Surpassing the clichéd in every possible way, the peppy number, ‘Kolaveri Di’ is turning out to be an exemplary entity to its counterparts in the glitzy world. Credited with 14,047,173 hits (the last time when I checked out on YouTube) the song is an outpouring of a jilted lover who is lamenting over the musings of his life in Tanglish. Relishing the fruits of viral marketing, Dhanush, the lyricist, singer and actor of the upcoming film ‘3’, son-in-law of the God of Indian Cinema, Rajnikant, can sure grab the backrest of his chair as the popularity of the song is going to work wonders for him  and his better-half, Aishwarya, who has directed the motion picture. Sony-walas must be enjoying the soiree at the moment as the notion so common among the FOSLA (Frustrated one-sided lover’s association) maniacs is delivering fantabulous results.

Make-believe-frothy-world caresses our senses to such an extent that often we choose to close our eyes and refuse to behold the harsh realities. By the way did anyone pay attention to Justice Markandey Katju’s contention lately?  Outspoken as he is and the one who dared to lock horns with the journalistic community, his latest shot includes proclamation that Indians are low on the front of intellectualquotient. What? ‘We the people’ being touted as alecky types? Hang on Mr. Katju, you see we belong to a developing nation that thrives on social networking portals, we are into lending support to Anna Hazare, extending ‘likes’ to morphed and offending photographs of the Congress men & women and then heaving a sigh and humming Kolaveri di for this is what life is all about!

Even if the forces of the State have gunned down Kishen Ji few have the guts to delve into the consequences that McCarthyism has led to. Isn’t it crucial, something that goes in sync with the zeitgeist, after all we are talking about Mallojula Koteswara Rao (nom de guerre, Kishen Ji) a Science graduate who refused to bow and scrape before the government way back in 1975. His credentials included garnering the support of as many as 60,000 farmers in 1977 as he led the peasant movement against the feudal barons. Since the color of moon is still ‘white’ no one gives two hoots for the man who believed that he was the ‘real Desh Bhakt’; Mamta Banerjee is justifying the course of action stating that terrorist activity was being hatched by the Maoists to topple hergovernment. If only the dead could have spoken from their graves, a trap would have been laid easily for the reprobate; the pointer is still dangling in 360-degrees direction you see!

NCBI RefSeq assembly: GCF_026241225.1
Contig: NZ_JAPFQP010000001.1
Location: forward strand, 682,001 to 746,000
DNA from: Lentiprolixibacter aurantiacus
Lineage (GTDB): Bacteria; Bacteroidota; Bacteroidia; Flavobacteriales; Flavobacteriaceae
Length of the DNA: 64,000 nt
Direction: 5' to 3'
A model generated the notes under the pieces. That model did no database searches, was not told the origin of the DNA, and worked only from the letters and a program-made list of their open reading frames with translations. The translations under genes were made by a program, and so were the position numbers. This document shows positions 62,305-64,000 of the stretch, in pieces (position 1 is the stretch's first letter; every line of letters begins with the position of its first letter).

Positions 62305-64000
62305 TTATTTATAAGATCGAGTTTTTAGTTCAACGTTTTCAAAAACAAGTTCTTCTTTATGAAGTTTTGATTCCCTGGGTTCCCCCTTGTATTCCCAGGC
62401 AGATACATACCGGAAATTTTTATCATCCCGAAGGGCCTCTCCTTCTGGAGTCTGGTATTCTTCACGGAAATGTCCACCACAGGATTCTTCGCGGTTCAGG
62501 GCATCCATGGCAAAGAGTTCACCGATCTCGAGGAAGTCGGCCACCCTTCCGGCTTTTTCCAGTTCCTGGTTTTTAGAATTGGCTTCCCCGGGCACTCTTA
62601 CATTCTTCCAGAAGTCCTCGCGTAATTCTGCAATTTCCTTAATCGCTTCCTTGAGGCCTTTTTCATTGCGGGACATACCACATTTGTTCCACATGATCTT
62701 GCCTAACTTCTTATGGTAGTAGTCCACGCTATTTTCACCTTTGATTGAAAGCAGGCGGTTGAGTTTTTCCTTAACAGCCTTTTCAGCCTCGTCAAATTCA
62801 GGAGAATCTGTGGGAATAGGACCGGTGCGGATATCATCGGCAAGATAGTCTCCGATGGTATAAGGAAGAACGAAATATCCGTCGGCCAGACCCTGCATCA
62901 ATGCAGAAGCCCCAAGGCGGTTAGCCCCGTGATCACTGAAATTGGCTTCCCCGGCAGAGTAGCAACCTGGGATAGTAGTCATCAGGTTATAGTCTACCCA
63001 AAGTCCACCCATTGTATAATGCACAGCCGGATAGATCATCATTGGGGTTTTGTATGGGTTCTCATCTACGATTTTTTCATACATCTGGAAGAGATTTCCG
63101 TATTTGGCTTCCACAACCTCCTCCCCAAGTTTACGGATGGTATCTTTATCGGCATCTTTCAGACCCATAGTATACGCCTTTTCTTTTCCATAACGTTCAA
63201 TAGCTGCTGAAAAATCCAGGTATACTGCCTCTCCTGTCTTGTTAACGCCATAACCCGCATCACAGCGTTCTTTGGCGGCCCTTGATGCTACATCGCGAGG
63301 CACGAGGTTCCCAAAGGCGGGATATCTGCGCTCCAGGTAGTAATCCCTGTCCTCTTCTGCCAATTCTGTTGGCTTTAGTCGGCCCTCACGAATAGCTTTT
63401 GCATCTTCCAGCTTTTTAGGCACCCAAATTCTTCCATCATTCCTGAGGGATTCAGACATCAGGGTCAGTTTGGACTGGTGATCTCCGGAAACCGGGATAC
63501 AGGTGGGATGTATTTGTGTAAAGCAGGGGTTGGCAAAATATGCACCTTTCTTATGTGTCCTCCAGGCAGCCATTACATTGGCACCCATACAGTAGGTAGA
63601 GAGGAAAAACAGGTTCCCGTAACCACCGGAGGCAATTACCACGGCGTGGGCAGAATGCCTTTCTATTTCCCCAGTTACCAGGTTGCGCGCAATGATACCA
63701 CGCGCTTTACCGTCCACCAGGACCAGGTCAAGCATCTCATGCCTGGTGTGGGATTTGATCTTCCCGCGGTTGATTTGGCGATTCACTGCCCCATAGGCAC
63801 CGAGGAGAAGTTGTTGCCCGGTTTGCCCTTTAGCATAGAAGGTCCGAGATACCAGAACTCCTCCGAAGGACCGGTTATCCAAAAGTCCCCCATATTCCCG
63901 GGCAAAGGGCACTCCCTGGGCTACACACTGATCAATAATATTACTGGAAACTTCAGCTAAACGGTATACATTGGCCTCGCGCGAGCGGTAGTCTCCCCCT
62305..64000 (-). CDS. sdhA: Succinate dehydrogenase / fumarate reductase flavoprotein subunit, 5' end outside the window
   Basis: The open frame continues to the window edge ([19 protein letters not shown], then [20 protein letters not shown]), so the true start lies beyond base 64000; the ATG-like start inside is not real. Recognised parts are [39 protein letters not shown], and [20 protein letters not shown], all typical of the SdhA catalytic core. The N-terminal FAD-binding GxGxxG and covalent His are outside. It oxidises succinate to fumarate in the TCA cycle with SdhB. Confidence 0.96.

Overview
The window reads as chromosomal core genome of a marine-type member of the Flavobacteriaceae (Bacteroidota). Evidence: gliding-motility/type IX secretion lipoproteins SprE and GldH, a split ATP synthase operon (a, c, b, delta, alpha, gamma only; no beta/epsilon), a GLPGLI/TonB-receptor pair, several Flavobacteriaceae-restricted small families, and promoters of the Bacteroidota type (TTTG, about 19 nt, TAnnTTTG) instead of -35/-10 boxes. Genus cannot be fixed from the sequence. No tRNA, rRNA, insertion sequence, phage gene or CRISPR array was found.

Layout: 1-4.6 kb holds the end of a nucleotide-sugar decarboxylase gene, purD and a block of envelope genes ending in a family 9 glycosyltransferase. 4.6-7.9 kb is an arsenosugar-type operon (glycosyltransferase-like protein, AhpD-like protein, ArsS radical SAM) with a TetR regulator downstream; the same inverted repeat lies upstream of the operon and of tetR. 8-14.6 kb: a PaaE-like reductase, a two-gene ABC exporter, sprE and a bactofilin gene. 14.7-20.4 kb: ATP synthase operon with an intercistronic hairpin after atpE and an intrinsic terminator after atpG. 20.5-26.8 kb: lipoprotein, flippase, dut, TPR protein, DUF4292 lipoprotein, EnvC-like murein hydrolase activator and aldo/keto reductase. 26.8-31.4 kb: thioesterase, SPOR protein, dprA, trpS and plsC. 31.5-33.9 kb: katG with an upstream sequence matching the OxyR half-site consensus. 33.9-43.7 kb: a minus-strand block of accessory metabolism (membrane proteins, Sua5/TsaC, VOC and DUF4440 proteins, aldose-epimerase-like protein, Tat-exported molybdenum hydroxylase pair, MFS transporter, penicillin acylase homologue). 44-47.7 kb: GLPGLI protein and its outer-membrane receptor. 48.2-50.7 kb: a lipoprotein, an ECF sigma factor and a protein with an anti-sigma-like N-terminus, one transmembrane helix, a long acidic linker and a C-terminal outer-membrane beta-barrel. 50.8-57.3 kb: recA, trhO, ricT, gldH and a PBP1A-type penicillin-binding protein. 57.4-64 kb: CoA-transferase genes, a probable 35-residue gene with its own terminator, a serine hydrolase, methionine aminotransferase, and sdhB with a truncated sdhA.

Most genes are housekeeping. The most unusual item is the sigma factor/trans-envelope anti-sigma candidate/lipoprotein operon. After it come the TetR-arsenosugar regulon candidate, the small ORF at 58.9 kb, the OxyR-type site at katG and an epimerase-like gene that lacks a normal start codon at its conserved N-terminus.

As veteran journalist P. Sainath writes in ‘The Hindu’ in anarticle dated November 24, 2011 that even WEF (World Economic Forum) is nothing but a sham much similar on the lines of televised fights that are intended to delight its niche audience. ‘The Week’ comes with a shocking story how Karnataka is emerging as the capital of malnourished children and the state government being tongue-tied when it is about taking concrete steps to aid the ills. But the clan that hails ‘soup song’ is looking forward to what Aishwarya Rai’s daughter is looking like! You see whether the nation’s bitiya alias baby B has inherited the features of former Ms. World or resembles more to papa is an issue of utmost importance. The buzz of the hour is that Bollywood that doles out several duds a year has pinned its hopes on the toddler, so stakes are really high even if you are not into the game of Poker.

While another gooey number scuttles amidst others into the I-pods, life treads along at its usual pace for the beggar who sits on the steps of the Jhandewalan Metro Station, the only whiff of change is probably the small garland of lilies that is replaced on the tattered photograph of a Hindu deity, and the quint of shillings with every passing day. 

Sunday, November 13, 2011

Shahrukh Khan – Why do we love to hate this man?

We never welcomed Ra One with open hands, though that tendency to criticize and look at something with suspicion is among many of our venalities. The masses might be relishing no-brainers being hurled at them by Salman Khan, but when it’s about SRK we seem to climb on to a saddle and ride with raging velocity shunning everything that’s got to do with King Khan. As far as the naysayers are concerned here’s news that would shatter them for sure, the super-hero saga, Ra One has done pretty well at the box office minting Rs. 112 crores (well, it’s just the third week!) from a plot that saw the investment touching almost Rs. 135 crores. Now if your eyes are good at gamboling figures one would agree that the film has done pretty well to this being added the figures garnered from fans abroad.